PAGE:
The pure bred Arabian comes from the Middle East. Developed for harsh desert survival, their distinctive bulging forehead and concave dish face is unique and allows for an additional sinus cavity. The long arched neck, long wind pipe, and clean throat aids endurance. Their “tea cup” nose, large nostrils, and wide set eyes are for obvious purpose. The high tail set and moderate bone allows speed and endurance over the dunes. The pure Arabian is “one with the wind.”
Arabians are considered hot-blooded. Not large physically, their intelligence, speed, endurance, and willingness to please allow Arabians to compete in many venues. Collection and lightness of the Arabian take precedence over a lower head carriage, heavier body and bone. They are athletes of the highest order!
As the Arabian gained popularity, various types surfaced. There are today true “Desert Arabians”. There are Polish Arabians, Bedouin Arabians, Spanish Arabians, Crabbet Arabians, European Arabians, German Arabians, and Australian Arabians. Dedicated breeders are extremely proud of their Arabians and carry on with long established traditions. These purebreds represent subtle differences within the bloodline and breeders proudly concentrate on specific bloodlines.
One might compare the Arabian horse to the Belgian dog known for its specific herding technique. “Faculty of movement rather than reach and drive, tends to move in a circle rather than a straight line”. With a tireless trot, Belgians circle the herd. Many dog standards use horse terminology in descriptive terminology.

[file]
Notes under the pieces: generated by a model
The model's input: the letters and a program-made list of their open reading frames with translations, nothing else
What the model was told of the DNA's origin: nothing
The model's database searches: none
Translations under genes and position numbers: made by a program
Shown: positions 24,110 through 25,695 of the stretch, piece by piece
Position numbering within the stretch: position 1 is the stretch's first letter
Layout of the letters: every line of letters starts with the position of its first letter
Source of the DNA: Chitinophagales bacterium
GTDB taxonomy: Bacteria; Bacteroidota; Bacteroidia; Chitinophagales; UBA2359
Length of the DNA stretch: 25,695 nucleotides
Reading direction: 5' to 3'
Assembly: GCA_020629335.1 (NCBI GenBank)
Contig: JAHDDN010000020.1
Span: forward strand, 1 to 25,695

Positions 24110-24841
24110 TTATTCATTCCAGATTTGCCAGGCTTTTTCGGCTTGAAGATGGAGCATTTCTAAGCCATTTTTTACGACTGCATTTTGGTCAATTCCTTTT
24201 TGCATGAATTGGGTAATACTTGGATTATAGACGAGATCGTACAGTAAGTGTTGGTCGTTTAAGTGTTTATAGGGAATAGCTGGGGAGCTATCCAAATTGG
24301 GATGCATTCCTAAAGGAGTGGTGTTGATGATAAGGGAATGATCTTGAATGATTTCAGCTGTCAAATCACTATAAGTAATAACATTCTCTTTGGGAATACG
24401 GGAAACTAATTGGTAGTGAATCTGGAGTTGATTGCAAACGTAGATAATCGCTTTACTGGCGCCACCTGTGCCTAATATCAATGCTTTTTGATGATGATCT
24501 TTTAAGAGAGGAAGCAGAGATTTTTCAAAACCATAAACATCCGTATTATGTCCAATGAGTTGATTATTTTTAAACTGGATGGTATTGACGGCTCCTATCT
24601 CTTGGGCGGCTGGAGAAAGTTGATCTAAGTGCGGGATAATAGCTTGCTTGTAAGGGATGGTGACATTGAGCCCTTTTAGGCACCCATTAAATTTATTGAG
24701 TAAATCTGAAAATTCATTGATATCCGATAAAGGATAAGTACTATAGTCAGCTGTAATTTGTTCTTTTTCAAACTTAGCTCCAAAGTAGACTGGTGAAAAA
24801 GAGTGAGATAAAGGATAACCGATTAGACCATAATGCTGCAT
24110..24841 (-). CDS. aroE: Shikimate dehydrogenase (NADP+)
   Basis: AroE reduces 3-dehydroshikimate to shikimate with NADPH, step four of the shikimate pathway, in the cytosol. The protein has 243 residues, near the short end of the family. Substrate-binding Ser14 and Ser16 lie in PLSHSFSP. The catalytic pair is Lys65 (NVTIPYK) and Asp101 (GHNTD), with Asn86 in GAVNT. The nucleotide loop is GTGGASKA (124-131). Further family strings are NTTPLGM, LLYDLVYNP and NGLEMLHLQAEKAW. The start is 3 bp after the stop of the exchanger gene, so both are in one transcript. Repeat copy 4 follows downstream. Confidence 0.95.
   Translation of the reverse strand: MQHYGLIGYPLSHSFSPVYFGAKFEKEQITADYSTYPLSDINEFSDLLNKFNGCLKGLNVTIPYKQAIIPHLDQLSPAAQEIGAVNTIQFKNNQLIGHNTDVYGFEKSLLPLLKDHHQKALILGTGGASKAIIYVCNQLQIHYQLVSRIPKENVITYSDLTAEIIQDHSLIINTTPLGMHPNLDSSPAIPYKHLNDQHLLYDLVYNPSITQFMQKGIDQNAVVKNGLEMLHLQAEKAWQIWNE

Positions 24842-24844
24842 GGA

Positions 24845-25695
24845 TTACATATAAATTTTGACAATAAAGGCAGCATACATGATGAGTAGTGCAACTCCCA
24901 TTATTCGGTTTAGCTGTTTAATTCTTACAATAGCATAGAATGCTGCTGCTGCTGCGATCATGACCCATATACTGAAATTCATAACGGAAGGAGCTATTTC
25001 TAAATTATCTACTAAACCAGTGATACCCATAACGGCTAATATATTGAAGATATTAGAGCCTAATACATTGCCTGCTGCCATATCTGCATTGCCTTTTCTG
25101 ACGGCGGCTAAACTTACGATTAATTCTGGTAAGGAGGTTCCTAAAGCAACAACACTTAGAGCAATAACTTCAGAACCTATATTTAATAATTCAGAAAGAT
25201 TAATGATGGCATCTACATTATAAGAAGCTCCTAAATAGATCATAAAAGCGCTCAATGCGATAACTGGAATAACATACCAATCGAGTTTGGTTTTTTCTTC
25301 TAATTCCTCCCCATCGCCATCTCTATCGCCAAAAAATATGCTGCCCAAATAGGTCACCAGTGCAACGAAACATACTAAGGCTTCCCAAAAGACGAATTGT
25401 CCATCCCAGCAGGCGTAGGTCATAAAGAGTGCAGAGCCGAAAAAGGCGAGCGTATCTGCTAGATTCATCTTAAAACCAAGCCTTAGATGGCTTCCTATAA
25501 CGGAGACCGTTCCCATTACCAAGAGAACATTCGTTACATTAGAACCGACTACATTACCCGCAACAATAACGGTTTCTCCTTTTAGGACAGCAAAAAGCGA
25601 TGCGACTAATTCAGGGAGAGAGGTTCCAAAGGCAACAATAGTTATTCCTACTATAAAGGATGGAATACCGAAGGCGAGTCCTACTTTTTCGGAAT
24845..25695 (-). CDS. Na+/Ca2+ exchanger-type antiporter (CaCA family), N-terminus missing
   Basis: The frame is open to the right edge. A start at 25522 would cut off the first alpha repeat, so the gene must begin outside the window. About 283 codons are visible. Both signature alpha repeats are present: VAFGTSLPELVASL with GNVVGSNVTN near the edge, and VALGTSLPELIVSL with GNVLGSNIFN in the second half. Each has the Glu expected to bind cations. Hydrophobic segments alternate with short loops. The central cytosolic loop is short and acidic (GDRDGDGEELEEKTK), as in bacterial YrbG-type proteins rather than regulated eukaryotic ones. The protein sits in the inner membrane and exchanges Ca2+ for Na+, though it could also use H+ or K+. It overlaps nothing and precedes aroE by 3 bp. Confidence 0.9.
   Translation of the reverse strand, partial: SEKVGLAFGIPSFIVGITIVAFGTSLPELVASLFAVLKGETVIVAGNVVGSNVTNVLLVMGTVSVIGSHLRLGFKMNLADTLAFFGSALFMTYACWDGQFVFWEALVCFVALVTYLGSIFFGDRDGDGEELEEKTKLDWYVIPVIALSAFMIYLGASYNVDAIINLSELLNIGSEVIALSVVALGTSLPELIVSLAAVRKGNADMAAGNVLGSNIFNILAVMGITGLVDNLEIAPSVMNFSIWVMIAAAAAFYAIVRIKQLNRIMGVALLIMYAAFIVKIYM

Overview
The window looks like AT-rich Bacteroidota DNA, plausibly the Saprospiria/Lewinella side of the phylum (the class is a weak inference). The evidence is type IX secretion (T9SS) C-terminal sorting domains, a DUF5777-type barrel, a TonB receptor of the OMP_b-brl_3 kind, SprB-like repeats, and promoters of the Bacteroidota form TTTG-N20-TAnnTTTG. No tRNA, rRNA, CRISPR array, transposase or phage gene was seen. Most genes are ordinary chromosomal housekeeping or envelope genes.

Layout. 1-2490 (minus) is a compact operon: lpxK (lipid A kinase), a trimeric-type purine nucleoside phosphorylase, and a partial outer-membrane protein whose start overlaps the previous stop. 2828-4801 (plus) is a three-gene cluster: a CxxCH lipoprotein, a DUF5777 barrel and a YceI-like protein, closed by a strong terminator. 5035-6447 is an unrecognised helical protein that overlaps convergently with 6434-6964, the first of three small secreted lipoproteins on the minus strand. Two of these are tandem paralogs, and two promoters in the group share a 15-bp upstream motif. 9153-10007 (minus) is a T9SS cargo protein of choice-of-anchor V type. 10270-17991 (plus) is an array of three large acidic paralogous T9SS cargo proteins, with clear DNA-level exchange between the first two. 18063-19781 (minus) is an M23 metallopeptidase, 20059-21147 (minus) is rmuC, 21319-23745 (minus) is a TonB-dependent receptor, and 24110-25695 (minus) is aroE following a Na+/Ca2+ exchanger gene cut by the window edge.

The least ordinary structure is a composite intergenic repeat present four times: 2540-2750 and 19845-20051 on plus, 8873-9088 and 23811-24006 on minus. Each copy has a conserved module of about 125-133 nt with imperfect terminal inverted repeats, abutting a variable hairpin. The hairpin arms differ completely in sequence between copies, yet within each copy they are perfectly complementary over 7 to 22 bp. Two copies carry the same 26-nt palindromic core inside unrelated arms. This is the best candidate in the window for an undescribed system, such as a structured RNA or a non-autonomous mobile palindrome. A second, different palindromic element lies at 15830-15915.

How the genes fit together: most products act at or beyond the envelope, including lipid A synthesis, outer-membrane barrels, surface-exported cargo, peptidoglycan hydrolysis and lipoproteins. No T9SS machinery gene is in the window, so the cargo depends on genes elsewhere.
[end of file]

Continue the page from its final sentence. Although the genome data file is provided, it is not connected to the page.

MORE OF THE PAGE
Arabian horses do not have “Champion” before their name. A spectacular horse is identified by the following marks ++-++, indicating accomplishments. In performance classes, three judges select a Top Ten from which the coveted Reserve Grand Champion and Grand Champion is awarded. The three judge system assures less political influence, Scoring is visible to on-lookers by a scoreboard. A “call judge” makes the final decision in case of a tie.
Attending the Arabian Horse Nationals cements my theory regarding dogs. Initially, old time breeders were less susceptible to “different types:” They took seriously the challenge of breeding to the purity of a standard. Secondly, the similarity in horse and dog breeding is basic. You might say it is “a concentration of a fault that eventually evolves into a new look.” When did faults become so common place in both horses and purebred dogs that they are considered “virtues?” This “desired look” wins for a time until the “next big thing” comes along. In the mean time, true type dissolves in both horses and dogs.
The Arabian shows offer wonderful art work, costumes, and equipment with prices to “choke a horse”. Arabian business cards are 8 X 10 glossy photos of their animals with pedigrees on the back. Stalls are decorated. Comfortable sitting rooms, televisions, and refreshments are available in most every set up. This extravaganza is a CLASS ACT!
But breed type is slipping in the pure-Arabian. Cross breeding requires less investment, but it dissolves breed type. Here’s a thought. If cross breeding devalues the pure Arabian, why are Labradoodles commanding exorbitant prices? It isn’t so in horses. Respecting breed history and purpose, true breeders continue the quest for the animal that “fills the eye” and “excites the heart”.